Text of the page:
Earlier today there was a virtual meeting conducted by the different Land Transportation Office (LTO) district offices, licensing centers, stakeholders, and consultants. The topic of discussion: the implementation of the 10-year license validity from the LTO.
During President Rodrigo Duterte's last SONA, he stated that they will look into implementing the 10-year validity that was made a possibility under Republic Act 10930. The plan is to roll out those licenses come October 2021 or just about two months away.
Generally speaking, drivers with clean records (e.g. no violations/demerits) will be allowed to avail of a 10-year license while the “naughtier” ones will be able to get a 5-year license.
But simply putting the year 2026 or 2031 on the driver's license wasn't as simple as that, and there were a lot of concerns raised during the online meeting earlier today. The biggest concerns were about the medical examinations and psychological evaluations of drivers for a license that has such a long validity.
Dr. Ma. Antonia de los Angeles made a point that a driver is like a pilot who is responsible for passengers. She asserted that a regular medical check-up within the 10 year period be mandated.
This was echoed by the representative from Pasang Masda, as the group put forth a suggestion that there should be a physical examination every two years to determine if a driver is fit to get behind the wheel. This would supposedly help monitor certain conditions (e.g. deteriorating eyesight) and reflexes of the drivers.
Dr. de los Angeles drove a point that a medical check-up for licensing purposes is like COVID-19 testing; a subject could be negative now, but tomorrow it could be different.
Dr. Lester Abeleda also weighed in and suggested that senior and elderly drivers should be limited to the three or five-year driver license validity. If the driver has eyesight issues, there should be a re-examination after 3 years in a bracketed manner. He stressed that the issuance of licenses should really depend on the medical examination.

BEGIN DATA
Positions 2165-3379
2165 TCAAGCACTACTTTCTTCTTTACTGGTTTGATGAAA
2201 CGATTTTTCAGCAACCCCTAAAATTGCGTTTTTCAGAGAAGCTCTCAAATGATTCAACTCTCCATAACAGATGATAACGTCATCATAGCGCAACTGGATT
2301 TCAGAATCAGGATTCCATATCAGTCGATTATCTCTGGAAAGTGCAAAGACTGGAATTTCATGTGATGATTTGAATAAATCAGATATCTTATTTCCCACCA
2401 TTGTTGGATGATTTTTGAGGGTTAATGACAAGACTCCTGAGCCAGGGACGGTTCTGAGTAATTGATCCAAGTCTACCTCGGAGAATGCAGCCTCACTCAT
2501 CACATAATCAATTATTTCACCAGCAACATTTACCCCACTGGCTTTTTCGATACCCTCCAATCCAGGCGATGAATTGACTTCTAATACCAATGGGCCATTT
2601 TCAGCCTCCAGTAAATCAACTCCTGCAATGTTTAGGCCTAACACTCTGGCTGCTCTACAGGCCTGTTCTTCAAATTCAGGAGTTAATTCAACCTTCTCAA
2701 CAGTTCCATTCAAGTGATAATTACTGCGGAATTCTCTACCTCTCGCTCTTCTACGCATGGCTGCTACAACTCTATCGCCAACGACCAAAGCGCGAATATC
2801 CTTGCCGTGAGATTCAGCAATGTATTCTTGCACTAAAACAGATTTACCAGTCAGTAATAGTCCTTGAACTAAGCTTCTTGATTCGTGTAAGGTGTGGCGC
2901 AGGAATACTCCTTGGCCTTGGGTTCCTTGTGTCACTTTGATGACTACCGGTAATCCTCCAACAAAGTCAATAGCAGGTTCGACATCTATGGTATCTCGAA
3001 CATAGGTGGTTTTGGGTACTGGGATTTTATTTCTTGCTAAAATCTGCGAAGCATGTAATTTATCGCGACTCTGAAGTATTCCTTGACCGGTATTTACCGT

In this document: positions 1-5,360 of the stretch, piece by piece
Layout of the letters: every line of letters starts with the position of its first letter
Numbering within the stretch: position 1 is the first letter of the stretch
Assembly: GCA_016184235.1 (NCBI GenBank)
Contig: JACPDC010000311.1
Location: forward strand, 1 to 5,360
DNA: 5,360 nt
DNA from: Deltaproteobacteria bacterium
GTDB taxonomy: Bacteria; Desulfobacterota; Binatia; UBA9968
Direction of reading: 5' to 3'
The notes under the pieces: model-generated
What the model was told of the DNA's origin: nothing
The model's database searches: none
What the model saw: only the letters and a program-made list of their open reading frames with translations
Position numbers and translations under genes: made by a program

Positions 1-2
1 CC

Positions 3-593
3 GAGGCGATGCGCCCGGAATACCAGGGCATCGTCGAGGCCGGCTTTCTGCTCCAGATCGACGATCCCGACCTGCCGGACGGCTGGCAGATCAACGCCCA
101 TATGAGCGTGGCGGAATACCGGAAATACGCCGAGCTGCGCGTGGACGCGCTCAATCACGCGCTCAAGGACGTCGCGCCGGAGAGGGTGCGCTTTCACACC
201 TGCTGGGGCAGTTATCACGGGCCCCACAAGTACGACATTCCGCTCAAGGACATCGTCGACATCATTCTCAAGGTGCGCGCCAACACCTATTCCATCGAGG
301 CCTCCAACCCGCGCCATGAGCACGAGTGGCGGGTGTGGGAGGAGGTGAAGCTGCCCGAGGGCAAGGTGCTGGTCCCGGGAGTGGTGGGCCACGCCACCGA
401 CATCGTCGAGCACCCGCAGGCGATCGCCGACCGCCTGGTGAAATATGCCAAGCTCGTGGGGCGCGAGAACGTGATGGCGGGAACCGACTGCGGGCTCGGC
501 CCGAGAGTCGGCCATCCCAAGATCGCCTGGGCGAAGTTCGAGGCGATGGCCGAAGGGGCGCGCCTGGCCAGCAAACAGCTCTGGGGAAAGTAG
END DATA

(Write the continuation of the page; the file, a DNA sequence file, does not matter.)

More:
Mercynita Paras of the LTO's Quezon City licensing center, however, also had a critical point to make, and that's the psychological evaluation of the drivers. She believes that 10 years is too long, and stressed that a behavioral assessment be added given the incidents of road rage now.
Dr. Anabel Banzon stated that written exams can help the LTO assess the mental health of the applicants. This approach put forth by Dr. Banzon appears to be similar to what the PNP is implementing when it comes to firearms licenses with the Neuro-Psych evaluation.
The issue for such an evaluation would be the cost. When asked, Dr. de los Angeles stated that the charge for a psychological evaluation is PHP 2,500. That price tag will definitely be a bone of contention for the 10-year license program, especially if a motorist will have to undergo one multiple times within a 10-year validity period.
There is a caveat though: it seems many of the participating doctors in the meeting are affiliated with the medical examination centers typically attached or in the proximity to the license renewal centers to render their services.
Yes, the government is two months away from implementing the 10-year license validity program, but it seems there are a lot of kinks and creases that need ironing out.